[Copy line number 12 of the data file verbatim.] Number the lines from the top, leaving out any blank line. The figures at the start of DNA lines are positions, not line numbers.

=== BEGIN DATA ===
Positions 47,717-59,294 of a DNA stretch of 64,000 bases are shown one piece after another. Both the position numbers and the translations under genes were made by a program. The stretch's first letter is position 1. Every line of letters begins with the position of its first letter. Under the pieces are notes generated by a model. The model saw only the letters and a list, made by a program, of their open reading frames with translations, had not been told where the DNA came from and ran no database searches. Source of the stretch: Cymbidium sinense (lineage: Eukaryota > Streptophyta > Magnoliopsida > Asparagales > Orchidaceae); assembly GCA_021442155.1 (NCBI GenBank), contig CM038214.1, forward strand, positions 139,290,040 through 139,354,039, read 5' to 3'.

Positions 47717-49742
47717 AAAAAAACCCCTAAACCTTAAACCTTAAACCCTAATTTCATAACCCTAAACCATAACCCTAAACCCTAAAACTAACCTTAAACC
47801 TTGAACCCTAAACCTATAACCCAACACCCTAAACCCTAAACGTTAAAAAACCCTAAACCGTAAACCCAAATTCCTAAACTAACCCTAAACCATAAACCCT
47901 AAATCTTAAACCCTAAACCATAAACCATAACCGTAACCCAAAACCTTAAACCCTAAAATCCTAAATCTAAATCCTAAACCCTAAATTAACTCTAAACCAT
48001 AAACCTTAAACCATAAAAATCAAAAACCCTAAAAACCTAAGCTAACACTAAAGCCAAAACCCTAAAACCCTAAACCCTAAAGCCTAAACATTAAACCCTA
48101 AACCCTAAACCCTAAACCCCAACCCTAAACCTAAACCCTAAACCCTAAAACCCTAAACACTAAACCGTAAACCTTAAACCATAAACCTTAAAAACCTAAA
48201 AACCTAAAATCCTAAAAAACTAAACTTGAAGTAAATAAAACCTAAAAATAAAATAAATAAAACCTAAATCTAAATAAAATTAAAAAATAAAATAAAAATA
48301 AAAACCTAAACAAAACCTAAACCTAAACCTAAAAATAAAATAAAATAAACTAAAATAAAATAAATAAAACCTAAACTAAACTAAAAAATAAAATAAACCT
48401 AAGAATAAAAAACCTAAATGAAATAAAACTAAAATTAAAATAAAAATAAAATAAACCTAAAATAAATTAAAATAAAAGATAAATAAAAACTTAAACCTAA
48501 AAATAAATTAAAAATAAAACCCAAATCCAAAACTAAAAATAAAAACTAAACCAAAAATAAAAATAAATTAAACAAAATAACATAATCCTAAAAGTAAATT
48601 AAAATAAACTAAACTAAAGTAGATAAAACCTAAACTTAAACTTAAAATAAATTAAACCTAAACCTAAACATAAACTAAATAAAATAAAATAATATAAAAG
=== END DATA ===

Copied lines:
48601 AAAATAAACTAAACTAAAGTAGATAAAACCTAAACTTAAACTTAAAATAAATTAAACCTAAACCTAAACATAAACTAAATAAAATAAAATAATATAAAAG